Already known as a gorgeous literary stylist and keen-eyed art critic, Emmanuel Iduma unfurls his inimitable, rhythmic prose to tell the story of his return to Nigeria, where he grew up, after years of living in New York. Though prompted in part by a family wedding and the death of his father, he had an urgent, elusive mission, as well: to learn the fate of his uncle Emmanuel, his namesake, who disappeared in the Nigerian Civil War in the late 60s. A conflict that left so many families broken, the war remains at the margins of the history books, almost taboo to discuss, so Iduma must stop in city after city throughout the Biafran region, reconnecting with relatives dear and distant to probe their memories, stopping at university libraries to furtively photo copy illicit books, and visiting half-abandoned monuments along the highway. And perhaps, if he can understand how his father grieved the loss of his brother, Iduma might learn how to grieve his father, in turn.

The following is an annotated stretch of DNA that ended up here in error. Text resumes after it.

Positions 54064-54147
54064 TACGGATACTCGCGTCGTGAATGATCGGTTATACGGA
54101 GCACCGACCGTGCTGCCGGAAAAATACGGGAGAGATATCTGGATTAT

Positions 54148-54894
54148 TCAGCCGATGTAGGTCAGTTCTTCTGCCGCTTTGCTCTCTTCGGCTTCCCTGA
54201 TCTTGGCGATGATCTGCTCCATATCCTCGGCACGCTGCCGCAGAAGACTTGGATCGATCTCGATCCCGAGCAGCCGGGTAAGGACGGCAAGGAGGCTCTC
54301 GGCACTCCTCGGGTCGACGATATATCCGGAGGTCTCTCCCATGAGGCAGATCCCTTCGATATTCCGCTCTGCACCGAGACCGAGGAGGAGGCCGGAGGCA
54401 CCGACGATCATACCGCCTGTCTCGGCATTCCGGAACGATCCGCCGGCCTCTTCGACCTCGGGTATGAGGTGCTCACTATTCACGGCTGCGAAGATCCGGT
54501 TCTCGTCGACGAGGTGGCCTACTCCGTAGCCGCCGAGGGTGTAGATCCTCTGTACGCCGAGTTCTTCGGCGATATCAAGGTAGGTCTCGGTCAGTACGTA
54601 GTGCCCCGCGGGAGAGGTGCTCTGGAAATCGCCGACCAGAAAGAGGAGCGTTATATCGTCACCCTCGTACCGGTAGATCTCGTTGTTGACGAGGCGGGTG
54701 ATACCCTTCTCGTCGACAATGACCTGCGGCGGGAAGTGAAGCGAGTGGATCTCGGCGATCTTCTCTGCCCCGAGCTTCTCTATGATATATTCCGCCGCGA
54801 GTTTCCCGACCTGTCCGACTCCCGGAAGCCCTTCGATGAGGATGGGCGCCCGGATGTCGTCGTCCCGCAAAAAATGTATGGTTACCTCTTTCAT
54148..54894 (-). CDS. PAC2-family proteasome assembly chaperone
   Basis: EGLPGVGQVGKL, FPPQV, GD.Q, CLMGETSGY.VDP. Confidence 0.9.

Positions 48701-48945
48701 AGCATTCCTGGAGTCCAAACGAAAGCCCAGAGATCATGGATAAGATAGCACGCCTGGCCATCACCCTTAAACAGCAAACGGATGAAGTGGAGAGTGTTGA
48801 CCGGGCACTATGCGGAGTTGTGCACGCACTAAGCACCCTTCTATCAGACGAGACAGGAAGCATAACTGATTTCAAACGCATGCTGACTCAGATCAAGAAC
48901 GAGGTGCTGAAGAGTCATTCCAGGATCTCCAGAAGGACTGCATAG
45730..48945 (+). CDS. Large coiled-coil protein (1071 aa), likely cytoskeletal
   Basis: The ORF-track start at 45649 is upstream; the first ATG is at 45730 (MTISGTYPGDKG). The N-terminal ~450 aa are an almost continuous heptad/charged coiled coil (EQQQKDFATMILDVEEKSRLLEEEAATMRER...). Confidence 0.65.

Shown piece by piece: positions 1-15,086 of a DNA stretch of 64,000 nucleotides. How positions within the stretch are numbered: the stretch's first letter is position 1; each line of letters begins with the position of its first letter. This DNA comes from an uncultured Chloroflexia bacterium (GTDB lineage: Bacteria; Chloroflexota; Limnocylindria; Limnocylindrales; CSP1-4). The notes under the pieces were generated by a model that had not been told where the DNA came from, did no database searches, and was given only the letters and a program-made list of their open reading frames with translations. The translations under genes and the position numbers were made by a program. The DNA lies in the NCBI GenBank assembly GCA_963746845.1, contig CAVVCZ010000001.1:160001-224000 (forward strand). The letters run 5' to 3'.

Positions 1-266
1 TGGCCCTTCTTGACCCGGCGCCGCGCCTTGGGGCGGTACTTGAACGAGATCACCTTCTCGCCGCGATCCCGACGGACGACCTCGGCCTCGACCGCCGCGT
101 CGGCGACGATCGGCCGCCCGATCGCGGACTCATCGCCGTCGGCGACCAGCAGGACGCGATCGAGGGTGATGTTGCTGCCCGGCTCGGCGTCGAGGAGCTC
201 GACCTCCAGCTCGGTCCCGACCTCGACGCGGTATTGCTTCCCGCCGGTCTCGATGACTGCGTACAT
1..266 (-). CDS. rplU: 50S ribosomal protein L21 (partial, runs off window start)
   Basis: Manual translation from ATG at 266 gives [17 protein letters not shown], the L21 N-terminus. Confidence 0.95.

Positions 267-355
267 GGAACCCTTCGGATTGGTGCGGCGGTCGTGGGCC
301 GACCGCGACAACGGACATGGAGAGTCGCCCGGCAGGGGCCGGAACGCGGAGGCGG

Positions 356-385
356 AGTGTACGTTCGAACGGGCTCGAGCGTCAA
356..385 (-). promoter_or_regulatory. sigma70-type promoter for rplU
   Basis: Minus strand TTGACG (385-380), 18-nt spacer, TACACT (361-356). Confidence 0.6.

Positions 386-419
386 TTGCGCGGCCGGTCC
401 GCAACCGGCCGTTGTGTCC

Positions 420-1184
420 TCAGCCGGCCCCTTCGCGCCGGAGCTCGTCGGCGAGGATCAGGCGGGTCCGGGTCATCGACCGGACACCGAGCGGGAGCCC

Equal parts memoir, national history, and political reckoning, this is a story of loss and grief, both deeply personal and collective. It’s the story of countless families across the country and across the world who will never have answers or proper funerals for their loved ones. It’s a story about the birth of an artist, about writing itself as an act both healing and political, even dangerous. But it’s also a classic story of repeated history – how a country that never healed from its fissures decades ago is now seeing the same political agitations roiling again. Underground political groups are clamoring for a new Biafran revolution today, and Iduma must determine whether there’s a place for him in that movement. How much of his identity is wrapped up in this history? What does it mean to return home, when home was always more about a person than a place?